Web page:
There are many other aglaeonema varieties as well–I have 6 of them. These are versatile, easy to grow plants that like bright light (no full sun) and can stand to dry a little between watering. They are relatively slow growing–I have had Madonna, above, for 3 years, and it is still in the same 6″ pot.

These are great, easy care plants and are generally readily available. Even if you don’t think of them as a holiday plant alternative, definitely check them out for your house plant collection!

The Natural Lifespan of Houseplants

It always surprises people to find out that houseplants–and for that matter, perennials, trees and shrubs as well–have an expected lifespan.

It definitely surprises people to find out that some trees are shorter lived than others and by several decades in some cases. And it is not a matter of taking good care of the tree–as a general rule, a flowering dogwood is not expected to live as long as an oak.

When it comes to houseplants, many of which are actually tropical plants that are merely confined to a container, quite often we don’t think about lifespan. Something happens because of the nature of the fact that it is growing in such artificial conditions and the plant rarely reaches what might be its normal lifespan. Few of us own plants for decades.

Every so often, however, something happens and a plant does grow up and mature in one place for a long time.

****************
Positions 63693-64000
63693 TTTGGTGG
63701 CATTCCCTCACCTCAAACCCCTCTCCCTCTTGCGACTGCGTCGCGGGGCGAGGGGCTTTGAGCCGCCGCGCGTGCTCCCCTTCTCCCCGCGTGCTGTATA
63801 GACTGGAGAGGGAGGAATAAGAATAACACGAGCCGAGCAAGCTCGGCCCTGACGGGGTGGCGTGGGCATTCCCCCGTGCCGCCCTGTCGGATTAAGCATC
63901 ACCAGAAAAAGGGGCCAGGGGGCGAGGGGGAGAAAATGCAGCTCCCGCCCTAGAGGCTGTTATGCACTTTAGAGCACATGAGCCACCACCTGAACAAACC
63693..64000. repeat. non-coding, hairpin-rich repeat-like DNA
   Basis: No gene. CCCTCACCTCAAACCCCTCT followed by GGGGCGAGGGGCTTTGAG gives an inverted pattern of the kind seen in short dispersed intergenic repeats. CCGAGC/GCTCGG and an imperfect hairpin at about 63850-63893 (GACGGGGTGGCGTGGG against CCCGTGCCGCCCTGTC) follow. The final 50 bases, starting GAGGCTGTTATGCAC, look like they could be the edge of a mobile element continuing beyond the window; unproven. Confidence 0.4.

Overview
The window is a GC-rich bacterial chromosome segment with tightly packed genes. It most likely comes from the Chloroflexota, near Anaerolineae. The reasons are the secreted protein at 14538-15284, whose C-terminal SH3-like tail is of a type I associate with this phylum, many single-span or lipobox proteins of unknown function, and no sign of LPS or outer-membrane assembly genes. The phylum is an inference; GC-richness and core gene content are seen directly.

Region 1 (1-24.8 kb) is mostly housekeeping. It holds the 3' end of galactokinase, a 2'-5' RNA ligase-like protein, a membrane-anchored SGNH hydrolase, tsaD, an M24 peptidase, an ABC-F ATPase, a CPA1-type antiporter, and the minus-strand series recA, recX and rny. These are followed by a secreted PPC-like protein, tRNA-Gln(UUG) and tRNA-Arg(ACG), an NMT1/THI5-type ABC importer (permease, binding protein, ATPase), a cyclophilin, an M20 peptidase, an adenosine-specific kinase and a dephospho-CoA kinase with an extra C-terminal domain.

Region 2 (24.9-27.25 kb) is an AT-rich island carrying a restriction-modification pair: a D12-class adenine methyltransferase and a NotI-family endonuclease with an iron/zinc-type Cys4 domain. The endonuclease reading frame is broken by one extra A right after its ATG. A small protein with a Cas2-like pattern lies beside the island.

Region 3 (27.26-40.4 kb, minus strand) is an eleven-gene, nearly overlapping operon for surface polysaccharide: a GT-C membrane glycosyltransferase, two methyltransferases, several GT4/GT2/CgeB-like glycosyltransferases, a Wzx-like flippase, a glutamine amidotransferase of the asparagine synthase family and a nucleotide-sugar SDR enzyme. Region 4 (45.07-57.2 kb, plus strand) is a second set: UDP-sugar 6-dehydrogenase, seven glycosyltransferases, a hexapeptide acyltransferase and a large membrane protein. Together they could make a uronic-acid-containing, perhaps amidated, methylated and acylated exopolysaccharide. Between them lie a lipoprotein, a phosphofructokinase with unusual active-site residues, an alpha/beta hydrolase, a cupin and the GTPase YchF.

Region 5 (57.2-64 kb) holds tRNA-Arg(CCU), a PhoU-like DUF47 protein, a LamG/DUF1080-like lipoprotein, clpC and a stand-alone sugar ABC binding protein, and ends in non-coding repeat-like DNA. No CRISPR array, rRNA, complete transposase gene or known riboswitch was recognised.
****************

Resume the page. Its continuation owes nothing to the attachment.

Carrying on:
The weeping fig, ficus benjaminii, that you see above, is 34 years old. It was given to my grandmother in 1988 for her 90th birthday. She had no real interest in it, so it came to me. I grew it in one place for 5 years, and then for the rest of its life here, where you see it.

Recently, I have noticed more leaves than usual on the floor. After several weeks of cleaning up after the plant, I finally looked up, only to discover that 2 of the trunks were dead (thank goodness that I figured this out–I would have been cleaning up leaves forever if not!!)

You can see where I removed most of the dead trunks here. There’s a story about our loppers but I will save that for another time.

Then I decided to research the lifespan of potted ficus trees. Most places said 20-30 years for this variety so I am definitely on borrowed time as it is.

So we’ll see what happens as we go forward. So far the rest of the tree looks good. Fingers crossed.

Bird of Paradise Plant

If you have been with me for awhile, you may remember this image from last February. It was from a post that I called “It’s NOT Growing,” to gently poke fun at all those internet videos of every leaf unfurling.